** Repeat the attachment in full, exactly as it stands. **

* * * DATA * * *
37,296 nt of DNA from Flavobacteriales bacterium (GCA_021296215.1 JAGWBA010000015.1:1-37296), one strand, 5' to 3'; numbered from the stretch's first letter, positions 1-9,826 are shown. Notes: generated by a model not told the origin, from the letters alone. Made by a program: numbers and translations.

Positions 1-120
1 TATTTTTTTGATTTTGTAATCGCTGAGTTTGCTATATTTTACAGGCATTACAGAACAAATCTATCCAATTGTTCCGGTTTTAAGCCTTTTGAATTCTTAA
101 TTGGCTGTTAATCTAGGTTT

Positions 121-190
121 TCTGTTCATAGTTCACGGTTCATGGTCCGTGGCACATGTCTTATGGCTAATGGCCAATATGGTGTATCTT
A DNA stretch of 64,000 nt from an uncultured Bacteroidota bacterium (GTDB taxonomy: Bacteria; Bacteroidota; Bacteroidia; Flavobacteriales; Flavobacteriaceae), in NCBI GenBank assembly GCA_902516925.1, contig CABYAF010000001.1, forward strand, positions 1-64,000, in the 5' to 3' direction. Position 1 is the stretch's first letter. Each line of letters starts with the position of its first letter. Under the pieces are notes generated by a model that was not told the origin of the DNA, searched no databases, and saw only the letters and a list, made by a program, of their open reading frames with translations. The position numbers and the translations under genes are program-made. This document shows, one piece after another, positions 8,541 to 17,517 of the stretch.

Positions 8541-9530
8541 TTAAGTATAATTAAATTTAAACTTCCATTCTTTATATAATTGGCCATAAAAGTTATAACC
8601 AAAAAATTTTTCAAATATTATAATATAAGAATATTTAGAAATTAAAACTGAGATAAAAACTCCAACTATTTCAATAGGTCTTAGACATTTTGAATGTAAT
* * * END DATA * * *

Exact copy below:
37,296 nt of DNA from Flavobacteriales bacterium (GCA_021296215.1 JAGWBA010000015.1:1-37296), one strand, 5' to 3'; numbered from the stretch's first letter, positions 1-9,826 are shown. Notes: generated by a model not told the origin, from the letters alone. Made by a program: numbers and translations.

Positions 1-120
1 TATTTTTTTGATTTTGTAATCGCTGAGTTTGCTATATTTTACAGGCATTACAGAACAAATCTATCCAATTGTTCCGGTTTTAAGCCTTTTGAATTCTTAA
101 TTGGCTGTTAATCTAGGTTT

Positions 121-190
121 TCTGTTCATAGTTCACGGTTCATGGTCCGTGGCACATGTCTTATGGCTAATGGCCAATATGGTGTATCTT
A DNA stretch of 64,000 nt from an uncultured Bacteroidota bacterium (GTDB taxonomy: Bacteria; Bacteroidota; Bacteroidia; Flavobacteriales; Flavobacteriaceae), in NCBI GenBank assembly GCA_902516925.1, contig CABYAF010000001.1, forward strand, positions 1-64,000, in the 5' to 3' direction. Position 1 is the stretch's first letter. Each line of letters starts with the position of its first letter. Under the pieces are notes generated by a model that was not told the origin of the DNA, searched no databases, and saw only the letters and a list, made by a program, of their open reading frames with translations. The position numbers and the translations under genes are program-made. This document shows, one piece after another, positions 8,541 to 17,517 of the stretch.

Positions 8541-9530
8541 TTAAGTATAATTAAATTTAAACTTCCATTCTTTATATAATTGGCCATAAAAGTTATAACC
8601 AAAAAATTTTTCAAATATTATAATATAAGAATATTTAGAAATTAAAACTGAGATAAAAACTCCAACTATTTCAATAGGTCTTAGACATTTTGAATGTAAT